He had his first UK number one with Are ‘Friends’ Electric?, and at the age of 21 he was worth an estimated £6 million.
His army of fans called themselves Numanoids. He even married one. Gemma decided in school that she would become Mrs. Gary Numan when she grew up.
Gary in his heyday, performing at the Warfield Theater in San Francisco in 1980
They didn’t get together until she was 24, but they’ve been inseparable ever since.
“This is going to sound corny considering it’s been 30 years and four days since our first date, but I miss her even when she’s in a different part of the house,” he says. “She’s everything I’m not—and that’s most things, really.”
Gemma shields me from a world that is difficult for me to be a part of. She shields me from humanity
Then, in April 1981, at the height of his popularity, he announced his retirement. It was, he says today, “a terrible mistake — and one I’ve been trying to correct for 40 years.”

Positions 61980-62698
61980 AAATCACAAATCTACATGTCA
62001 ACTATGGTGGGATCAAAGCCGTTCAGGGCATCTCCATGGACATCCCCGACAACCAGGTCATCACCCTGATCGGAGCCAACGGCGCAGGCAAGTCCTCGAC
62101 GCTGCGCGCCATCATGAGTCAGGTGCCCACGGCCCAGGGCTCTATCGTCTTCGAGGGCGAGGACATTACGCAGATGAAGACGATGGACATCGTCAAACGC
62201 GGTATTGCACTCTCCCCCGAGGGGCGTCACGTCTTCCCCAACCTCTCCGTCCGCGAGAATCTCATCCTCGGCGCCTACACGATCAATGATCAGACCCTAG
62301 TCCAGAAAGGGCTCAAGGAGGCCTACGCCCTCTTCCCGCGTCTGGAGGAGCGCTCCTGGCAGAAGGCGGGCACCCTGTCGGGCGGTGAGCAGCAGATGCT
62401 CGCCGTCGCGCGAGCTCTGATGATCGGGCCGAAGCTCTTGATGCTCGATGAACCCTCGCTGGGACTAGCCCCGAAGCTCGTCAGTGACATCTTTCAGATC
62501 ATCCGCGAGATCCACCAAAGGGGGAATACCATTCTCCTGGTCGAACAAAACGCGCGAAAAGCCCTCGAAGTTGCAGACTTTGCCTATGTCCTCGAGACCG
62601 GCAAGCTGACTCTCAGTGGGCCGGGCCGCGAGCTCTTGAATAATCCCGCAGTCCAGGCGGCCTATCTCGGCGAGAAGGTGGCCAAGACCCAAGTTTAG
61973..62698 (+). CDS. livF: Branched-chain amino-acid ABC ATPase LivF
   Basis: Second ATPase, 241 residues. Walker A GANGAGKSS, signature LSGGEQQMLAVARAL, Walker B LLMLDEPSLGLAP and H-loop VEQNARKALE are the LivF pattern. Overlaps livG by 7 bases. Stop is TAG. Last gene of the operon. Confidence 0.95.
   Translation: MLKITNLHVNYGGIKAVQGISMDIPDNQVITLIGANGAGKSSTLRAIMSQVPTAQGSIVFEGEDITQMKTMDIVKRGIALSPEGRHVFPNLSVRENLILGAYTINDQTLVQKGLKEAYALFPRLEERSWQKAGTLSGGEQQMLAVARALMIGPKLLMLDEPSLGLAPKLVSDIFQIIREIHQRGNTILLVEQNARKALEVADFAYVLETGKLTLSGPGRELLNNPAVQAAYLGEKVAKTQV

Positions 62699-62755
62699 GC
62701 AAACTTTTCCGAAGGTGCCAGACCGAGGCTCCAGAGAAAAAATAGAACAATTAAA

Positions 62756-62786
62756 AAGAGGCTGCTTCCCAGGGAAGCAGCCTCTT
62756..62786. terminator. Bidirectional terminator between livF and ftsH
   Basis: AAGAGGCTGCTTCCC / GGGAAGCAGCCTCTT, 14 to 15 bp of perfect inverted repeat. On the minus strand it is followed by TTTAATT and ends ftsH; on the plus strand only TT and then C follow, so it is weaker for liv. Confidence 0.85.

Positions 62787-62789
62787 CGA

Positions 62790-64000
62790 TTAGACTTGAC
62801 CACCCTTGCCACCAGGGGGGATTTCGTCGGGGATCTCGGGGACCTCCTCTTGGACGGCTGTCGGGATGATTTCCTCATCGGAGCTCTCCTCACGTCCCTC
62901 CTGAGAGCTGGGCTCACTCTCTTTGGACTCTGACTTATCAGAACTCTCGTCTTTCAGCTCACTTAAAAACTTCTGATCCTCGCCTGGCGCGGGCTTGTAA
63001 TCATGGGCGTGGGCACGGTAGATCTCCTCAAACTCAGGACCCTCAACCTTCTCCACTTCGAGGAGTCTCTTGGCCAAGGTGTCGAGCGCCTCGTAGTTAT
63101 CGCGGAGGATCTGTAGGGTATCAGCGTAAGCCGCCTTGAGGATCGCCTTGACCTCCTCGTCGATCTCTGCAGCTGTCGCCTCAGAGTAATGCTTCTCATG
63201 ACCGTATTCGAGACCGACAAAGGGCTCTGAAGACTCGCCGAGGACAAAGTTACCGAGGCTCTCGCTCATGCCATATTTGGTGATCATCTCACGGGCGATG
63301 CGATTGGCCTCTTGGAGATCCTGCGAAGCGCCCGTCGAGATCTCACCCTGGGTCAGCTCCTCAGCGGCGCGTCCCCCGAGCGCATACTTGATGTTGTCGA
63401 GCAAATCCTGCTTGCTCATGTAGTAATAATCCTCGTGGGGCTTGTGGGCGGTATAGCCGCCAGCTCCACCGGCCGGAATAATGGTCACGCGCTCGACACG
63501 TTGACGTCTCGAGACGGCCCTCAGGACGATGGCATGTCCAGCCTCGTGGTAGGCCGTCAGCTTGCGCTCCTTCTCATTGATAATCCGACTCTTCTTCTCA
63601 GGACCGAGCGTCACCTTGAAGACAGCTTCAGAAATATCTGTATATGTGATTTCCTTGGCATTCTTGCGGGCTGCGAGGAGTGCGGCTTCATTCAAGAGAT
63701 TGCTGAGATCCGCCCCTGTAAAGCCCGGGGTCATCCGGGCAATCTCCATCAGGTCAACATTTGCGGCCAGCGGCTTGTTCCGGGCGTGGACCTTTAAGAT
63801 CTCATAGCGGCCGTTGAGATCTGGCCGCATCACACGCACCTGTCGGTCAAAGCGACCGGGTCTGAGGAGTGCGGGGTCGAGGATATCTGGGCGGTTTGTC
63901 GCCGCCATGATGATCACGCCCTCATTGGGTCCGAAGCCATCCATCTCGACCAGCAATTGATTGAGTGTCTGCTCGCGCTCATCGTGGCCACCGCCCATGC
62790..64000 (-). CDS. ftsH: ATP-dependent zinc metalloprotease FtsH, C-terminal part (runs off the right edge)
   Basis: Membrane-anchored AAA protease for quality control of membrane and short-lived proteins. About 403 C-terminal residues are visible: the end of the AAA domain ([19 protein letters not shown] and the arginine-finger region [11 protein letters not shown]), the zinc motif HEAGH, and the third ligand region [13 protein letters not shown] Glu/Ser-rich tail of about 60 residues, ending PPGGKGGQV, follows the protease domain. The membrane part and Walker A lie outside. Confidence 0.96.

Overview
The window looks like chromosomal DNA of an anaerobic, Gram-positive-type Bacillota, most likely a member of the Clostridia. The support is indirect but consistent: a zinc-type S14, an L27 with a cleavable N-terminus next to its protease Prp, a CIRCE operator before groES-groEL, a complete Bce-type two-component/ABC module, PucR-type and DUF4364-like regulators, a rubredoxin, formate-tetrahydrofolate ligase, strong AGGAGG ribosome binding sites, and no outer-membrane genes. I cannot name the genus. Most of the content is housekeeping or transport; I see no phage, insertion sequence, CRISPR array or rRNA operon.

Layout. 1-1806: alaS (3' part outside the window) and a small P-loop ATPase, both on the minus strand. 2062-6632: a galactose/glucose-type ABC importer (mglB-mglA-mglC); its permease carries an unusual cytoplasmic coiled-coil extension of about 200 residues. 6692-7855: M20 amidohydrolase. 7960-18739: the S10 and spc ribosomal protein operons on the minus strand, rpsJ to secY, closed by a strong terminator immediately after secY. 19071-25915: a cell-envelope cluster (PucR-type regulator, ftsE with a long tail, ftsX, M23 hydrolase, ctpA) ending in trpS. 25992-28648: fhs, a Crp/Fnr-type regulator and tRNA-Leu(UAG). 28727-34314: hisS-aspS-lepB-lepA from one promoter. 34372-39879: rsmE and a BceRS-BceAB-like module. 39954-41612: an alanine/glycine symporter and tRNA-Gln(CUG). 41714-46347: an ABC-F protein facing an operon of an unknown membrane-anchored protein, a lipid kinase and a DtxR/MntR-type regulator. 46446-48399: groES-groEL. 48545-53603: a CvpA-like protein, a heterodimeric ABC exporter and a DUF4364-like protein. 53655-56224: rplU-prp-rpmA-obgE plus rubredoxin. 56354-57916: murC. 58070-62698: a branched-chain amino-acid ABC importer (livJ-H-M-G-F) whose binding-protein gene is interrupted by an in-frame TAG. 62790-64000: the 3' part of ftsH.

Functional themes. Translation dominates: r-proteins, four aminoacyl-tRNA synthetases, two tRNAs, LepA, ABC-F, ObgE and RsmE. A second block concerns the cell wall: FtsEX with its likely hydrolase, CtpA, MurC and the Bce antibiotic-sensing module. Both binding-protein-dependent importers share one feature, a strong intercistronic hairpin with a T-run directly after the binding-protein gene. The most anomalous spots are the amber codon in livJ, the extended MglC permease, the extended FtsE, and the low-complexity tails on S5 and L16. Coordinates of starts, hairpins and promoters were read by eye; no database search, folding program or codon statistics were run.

Within two years he had started a comeback. However, who knew it would be a 40-year comeback?
This year, he achieved an ambition he believed required almost superhuman obsession: a symbolic return to Wembley Arena (now renamed the OVO Arena Wembley), four decades after he last played there. In May, he took the stage again, but not before his wife had lured him in.
A new documentary tracking his progress captures footage of Gemma comforting him as he trembles backstage, nearly paralyzed with fear. “I was overwhelmed,” he admits today.
“I was losing it. She calmed me down, as she always did. I couldn’t have done it without her—none of that.’
Gary Numan Resurrection on Sky Arts is an extraordinary insight into an extraordinary man, recognized as an influence on stars such as Prince and Lady Gaga. The film gives the most moving account yet of what it means to live on planet Numan.